Who is the Stranger?
בָּרוּךְ אַתָּה ה’ אֱ־לֹהֵינוּ מֶלֶךְ הָעוֹלָם מְשַנֶּה הַבְּרִיּוֹת
Barukh atah Adonai Eloheinu melekh ha’olam meshaneh habriyot.
Blessed are You, LORD our God, King of the universe, who differentiates the creatures.
What a great invitation, I thought, to write a d’var Torah on Aharei Mot! The opening verses that include “Tell your brother Aaron that he is not to come at will into the Shrine behind the curtain . . . lest he die” came immediately to mind. The directive to be mindful and thoughtful when entering God’s presence and the presence of others certainly aligns with a chaplain’s way of being. When entering a hospital room, for example, I know that the Shekhinah, God’s healing presence, is at the head of the patient’s bed. Holiness is already in the room, and I must be prepared to pay attention.
But I very quickly realized I could not avoid taking up a verse that appears later in the parashah, Leviticus 18:22: “Do not lie with a male as one lies with a woman; it is an abhorrence,” an injunction that has caused decades if not centuries of pain. To ignore the verse or to set my focus on a different section would deliberately contradict my practice of chaplaincy as an act of advocacy for those in my care; for spiritual, social and health justice; for diversity and inclusion; and for God’s presence in the world.
This verse reminded me of Jack, a patient from long ago. He was a frail, elderly man in a hospital bed, who raised both arms in frustration and shouted, “I am going to Hell! I have done things I am not supposed to do, bad things.” Quite a conversation opener for a chaplain, me, just beginning her pastoral training! My mind raced through a list of possible bad things until I calmed down enough to say, “Hmmm. Such as . . . ?” Jack, who identified as Christian, told me there were religious rules he had broken for which he would be punished.
I wondered if Jack was telling me he was gay. I knew nothing about Jack’s specific religious beliefs or experiences, but Yom Kippur and its intensity was still fresh in my ears and my heart, as was my community’s annual choice to read the alternate afternoon Torah portion—that is, to substitute Kedoshim (Leviticus 19:1–18) for Aharei Mot (Leviticus 18:1–30) in order to avoid the public reading of the painful verse. (The Kedoshim reading itself, of course, stops ahead of the repetition and enhancement of the verse, with a call for death in 20:13.)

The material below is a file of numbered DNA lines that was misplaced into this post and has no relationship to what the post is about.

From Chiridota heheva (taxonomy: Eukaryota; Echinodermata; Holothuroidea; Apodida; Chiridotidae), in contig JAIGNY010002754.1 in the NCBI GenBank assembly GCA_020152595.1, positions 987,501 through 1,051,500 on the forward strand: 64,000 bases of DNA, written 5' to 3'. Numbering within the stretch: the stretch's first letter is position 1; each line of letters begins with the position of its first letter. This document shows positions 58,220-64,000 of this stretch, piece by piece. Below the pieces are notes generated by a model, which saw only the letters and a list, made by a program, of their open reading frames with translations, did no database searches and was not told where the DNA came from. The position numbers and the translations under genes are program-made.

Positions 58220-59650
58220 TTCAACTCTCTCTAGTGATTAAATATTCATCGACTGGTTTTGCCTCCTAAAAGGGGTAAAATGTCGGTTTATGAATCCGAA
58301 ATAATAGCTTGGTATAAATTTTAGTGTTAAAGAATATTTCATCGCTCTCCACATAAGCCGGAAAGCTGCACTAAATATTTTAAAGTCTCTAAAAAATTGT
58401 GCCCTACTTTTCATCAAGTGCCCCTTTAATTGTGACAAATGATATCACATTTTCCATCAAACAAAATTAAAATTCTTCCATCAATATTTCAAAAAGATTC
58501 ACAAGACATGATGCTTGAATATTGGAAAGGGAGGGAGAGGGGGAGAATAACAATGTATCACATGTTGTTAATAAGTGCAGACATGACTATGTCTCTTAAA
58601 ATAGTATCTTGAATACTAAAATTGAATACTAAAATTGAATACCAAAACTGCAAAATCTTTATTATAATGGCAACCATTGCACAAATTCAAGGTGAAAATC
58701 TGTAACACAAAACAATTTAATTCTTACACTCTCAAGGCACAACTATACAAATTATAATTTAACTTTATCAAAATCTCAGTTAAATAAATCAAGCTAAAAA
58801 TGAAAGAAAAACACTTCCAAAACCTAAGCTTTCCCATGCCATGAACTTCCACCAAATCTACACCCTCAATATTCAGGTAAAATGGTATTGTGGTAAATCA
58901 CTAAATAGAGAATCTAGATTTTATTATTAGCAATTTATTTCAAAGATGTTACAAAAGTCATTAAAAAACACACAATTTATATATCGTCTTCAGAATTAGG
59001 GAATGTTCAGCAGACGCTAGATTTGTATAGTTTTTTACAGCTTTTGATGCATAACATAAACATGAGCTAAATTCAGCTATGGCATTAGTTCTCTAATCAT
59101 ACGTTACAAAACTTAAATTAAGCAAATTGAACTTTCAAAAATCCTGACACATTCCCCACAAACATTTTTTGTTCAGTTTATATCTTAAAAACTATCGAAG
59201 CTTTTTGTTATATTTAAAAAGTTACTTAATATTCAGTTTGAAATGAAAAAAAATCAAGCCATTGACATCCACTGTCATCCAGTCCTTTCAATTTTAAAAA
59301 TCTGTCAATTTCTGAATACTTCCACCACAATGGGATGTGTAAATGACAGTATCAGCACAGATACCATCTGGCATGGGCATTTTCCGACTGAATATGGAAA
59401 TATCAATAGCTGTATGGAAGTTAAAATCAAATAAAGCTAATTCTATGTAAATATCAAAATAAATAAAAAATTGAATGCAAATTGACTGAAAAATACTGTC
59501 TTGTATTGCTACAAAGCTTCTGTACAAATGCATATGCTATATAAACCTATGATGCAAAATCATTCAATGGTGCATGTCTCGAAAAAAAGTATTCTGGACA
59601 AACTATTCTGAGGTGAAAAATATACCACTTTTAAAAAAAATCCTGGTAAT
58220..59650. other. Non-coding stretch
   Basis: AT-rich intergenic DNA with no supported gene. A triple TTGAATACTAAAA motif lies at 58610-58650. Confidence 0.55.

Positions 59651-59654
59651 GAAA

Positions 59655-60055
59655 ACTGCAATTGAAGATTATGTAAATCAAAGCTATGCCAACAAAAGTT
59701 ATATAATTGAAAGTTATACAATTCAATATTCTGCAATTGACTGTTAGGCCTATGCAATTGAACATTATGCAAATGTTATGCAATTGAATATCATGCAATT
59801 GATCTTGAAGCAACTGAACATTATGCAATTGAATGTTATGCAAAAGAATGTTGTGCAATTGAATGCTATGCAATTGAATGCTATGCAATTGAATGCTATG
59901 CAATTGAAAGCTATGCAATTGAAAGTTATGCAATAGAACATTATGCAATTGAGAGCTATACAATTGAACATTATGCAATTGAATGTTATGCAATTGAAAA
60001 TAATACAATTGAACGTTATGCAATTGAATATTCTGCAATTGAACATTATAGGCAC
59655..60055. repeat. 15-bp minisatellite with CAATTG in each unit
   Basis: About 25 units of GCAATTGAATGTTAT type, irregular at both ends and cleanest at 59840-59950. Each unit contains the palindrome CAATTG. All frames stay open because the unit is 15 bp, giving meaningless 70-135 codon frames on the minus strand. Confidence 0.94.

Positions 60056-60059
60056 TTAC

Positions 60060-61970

As a hospital chaplain, I describe my role as helping patients, family and staff to remember who they are when they are not in such vulnerable circumstances. My work is to help them articulate their core beliefs and values even as they are ill, suffering, struggling. Physical therapists tell me that patients begin to lose muscle tone after about 48 hours in a hospital bed, and I believe those same patients also begin to lose “person tone”, aspects of their identity, in that same time frame. Families’ lives are turned upside down as they try to cope with a loved one’s illness, and staff struggle with the same anxieties and agitations around the pandemic, and local, national, and global affairs as the patients and families.
My daily work includes listening to stories. I am attentive to the narrative as well as the spaces between the words and to what is unsaid. I reflect back what I hear to help people hear themselves; to encourage them to confront and release concerns and fears from their bodies so they have room to breathe and to heal; and to help them re-orient, re-member through the chaos of illness or work. Every day I meet strangers for whom the hospital, a temporary structure made of concrete and steel, and its language and customs, are foreign. I try to welcome each person to themselves, even in this time of crisis. I know what it feels like to be a stranger to myself and to others; to be trapped in crisis and illness, in a web of bias, judgment, and isolation. I do not pretend to know what anyone else’s versions feel like. As a chaplain I have the honor, pleasure, and responsibility to help reduce these feelings in others and commit daily to keeping my eyes, ears, and heart open.
Encountering Leviticus 18:22 is a sharp reminder that the world is filled with hatred, shame, resentment, and fear of the other even in the best of times. There are people who use this verse as a weapon against themselves as well as against others. Sometimes this verse is the only one people know, forgetting about caring for the poor, leaving gleanings for the hungry, treating others as they wish to be treated.
What of Jack? Over the course of our visits, I learned he had grown up in New York City, was retired from civil service, had never married, and lived alone. He did not socialize much, or go to church, and desperately wanted to be discharged home. When the hospital social worker went to check the apartment for safety, he returned with the sad truth that the apartment was in such a state of disarray and filth that it was not habitable. Jack would be discharged to a nursing home, and his apartment emptied and returned to the landlord.
I never did learn which religious rules Jack believed he had broken or why he was sure he would be punished in Hell. I did, however, learn some basics of the chaplaincy I try to practice every day—to care for the person in front of me as she/he/they present, to rejoice in difference as much as in similarity, to welcome the stranger in each of us, and to tolerate the uncertainty of not knowing the answer.
These words from Rabbi Elazar ben Azariah in the Talmud (BT Hagiga 3b) speak volumes: “May we acquire an ear like a funnel and a perceptive heart to understand all the contradictory voices.”
The publication and distribution of the JTS Commentary are made possible by a generous grant from Rita Dee (z”l) and Harold Hassenfeld (z”l).